I actually once met a woman called Barbara Allen (about 20 years ago). She was connected with an amateur dramatic society; as it happened I joined another group, though mercifully (as I soon realised I can't act for toffee) my career never did take off, but I did get the chance to act a non-speaking part in "Playboy of The Western World" (Note that there is no "The" in the title!) at a local theatre. The male lead (who I thought was destined for greater things) did however get a part on 1 episode of "The Bill" (a Police Drama on ITV in Britain) some years back. Oddly enough I didn't recognise him at first (though it was probably 10 or more years later) and it was only when I recognised his name on the credits that I rewound the Video tape and looked more closely.

Not that any of this will add anything to the thread, but then as someone said: "You're missing the point of Mudcat, which is to miss the point of the thread" (or something like that). Just like when someone asked for the lyrics of a song recently and none of the many posts about it even gave a line of it. That's what I call being helpful!


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Subject: RE: Origins of: Barbara Allen, is there a story ?
From: Little Robyn
Date: 03 Mar 04 - 12:46 AM

My Gr.gr.grandmother was named Barbara Ellen Slucock (1834-1890). I've always wondered if her parents knew the song.
Robyn


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Subject: RE: Origins of: Barbara Allen, is there a story ?
From: Sorcha
Date: 03 Mar 04 - 01:22 AM

Friend of mine did some serious research in a library in Virginia, US and tells me she discovered that the reason Barbara Allen rejected William was because he bought another lady a drink in a pub, but not her.....?? That is what she said, anyway....


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Subject: RE: Origins of: Barbara Allen, is there a story ?
From: GUEST,Boab
Date: 03 Mar 04 - 01:47 AM

Sorcha---the lady's "serious research" must have thrown up one of the verses!
'twasna this the other day
Doon in yon tavern drinkin'
Ye bade the healths gang roond an' roond,
While Barbara Allen slichtin'!


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Subject: RE: Origins of: Barbara Allen, is there a story ?
From: Steve Parkes
Date: 03 Mar 04 - 03:26 AM

Some versions have her explain that he'd drunk the health of all the girls but slighted BA. I first learnd it at school at the end of the 50s; we sang the Cecil Sharp version, which didn't have the slighting verse. I wonder if they were both playing hard to get, and neither expected the other to call their bluff? I have to say that he always struck me as a great wimp, and no wonder she didn't want him; and she came over as a spoiled adolescent (there's plenty of them in their 20s & 30s!) who'd turn up her nose at something when she could have it, but have a tantrum when she couldn't. I'd prefer the kinder interpretation (I usually see the best in people): what we have here is a failure to communicate.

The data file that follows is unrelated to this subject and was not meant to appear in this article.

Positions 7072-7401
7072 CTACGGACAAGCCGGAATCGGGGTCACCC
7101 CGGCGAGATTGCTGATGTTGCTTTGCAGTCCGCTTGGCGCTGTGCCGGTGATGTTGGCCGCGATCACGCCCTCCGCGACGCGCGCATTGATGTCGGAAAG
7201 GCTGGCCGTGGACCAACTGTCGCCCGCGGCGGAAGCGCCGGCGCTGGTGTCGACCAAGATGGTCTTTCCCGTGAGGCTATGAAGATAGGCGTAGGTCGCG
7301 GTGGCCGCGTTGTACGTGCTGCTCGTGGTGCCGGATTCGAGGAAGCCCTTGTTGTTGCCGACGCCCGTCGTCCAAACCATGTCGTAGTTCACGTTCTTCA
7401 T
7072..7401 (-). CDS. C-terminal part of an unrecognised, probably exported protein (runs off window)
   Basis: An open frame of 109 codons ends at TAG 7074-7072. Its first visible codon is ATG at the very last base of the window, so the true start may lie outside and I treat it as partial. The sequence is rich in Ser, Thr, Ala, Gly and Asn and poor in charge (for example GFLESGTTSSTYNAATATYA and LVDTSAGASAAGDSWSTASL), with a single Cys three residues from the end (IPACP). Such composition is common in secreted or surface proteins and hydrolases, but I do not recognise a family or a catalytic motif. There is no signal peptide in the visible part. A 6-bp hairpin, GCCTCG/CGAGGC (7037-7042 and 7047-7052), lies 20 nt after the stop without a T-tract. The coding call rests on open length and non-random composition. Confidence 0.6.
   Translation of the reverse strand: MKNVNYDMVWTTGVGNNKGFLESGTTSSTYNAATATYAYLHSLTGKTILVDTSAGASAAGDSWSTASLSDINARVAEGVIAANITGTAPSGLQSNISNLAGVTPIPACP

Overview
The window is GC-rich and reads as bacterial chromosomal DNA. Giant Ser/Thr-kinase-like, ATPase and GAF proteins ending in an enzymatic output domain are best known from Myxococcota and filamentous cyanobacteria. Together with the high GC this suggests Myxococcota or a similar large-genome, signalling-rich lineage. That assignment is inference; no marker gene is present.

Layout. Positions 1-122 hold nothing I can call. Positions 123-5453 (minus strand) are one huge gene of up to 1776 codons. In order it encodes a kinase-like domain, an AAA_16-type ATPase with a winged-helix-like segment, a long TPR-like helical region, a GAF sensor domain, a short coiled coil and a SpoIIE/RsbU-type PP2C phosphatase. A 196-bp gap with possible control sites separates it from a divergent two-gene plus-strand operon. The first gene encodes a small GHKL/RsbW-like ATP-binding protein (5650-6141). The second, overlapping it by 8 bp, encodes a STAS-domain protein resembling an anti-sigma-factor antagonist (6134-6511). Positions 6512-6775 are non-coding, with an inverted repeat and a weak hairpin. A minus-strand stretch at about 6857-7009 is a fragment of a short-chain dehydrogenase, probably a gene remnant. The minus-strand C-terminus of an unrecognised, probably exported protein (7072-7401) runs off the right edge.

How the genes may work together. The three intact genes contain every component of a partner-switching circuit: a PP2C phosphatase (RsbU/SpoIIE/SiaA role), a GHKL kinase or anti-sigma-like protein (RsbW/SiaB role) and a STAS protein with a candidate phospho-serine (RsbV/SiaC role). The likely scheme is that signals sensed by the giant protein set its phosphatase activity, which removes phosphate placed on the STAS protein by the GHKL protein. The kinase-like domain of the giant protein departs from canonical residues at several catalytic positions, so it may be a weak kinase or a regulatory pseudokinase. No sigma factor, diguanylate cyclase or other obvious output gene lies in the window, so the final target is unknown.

Steve


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Subject: RE: Origins of: Barbara Allen, is there a story ?
From: GUEST
Date: 07 May 15 - 08:53 PM

Hi all, is there any way that I can access a digital copy of Seeger's recordings of Barbara Allen? Any direction or help would be greatly appreciated!


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Subject: RE: Origins of: Barbara Allen, is there a story ?
From: Jim Carroll
Date: 08 May 15 - 03:01 AM

Yes - if you can contact me
Jim Carroll


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Subject: RE: Origins of: Barbara Allen, is there a story ?
From: GUEST,Reinhard
Date: 08 May 15 - 07:05 AM

You can buy the track from Smithsonian Folkways.


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Subject: RE: Origins of: Barbara Allen, is there a story ?
From: Bill D
Date: 08 May 15 - 11:35 AM

Pete or Peggy? I have both. 2 versions of Pete's.


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Subject: RE: Origins of: Barbara Allen, is there a story ?
From: Bill D
Date: 08 May 15 - 11:50 AM

Note... the track from Smithsonian Folkways is Ewan & Peggy together. What I have is just solos. Where are you?


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Subject: RE: Origins of: Barbara Allen, is there a story ?
From: Richie
Date: 08 May 15 - 11:54 AM

Hi,

Don't forget about Mike and Charles, the latter recorded and album, Versions & Variants of the Tunes of "Barbara Allen".

Richie


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Subject: RE: Origins of: Barbara Allen, is there a story ?
From: Reinhard
Date: 08 May 15 - 12:05 PM

Bill, the Smithsonian album Cold Snap ist credited to Ewan and Peggy,
but they split the singing duties for the individual tracks. Barbara Allen is sung by Peggy only.


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Subject: RE: Origins of: Barbara Allen, is there a story ?
From: Bill D
Date: 08 May 15 - 12:31 PM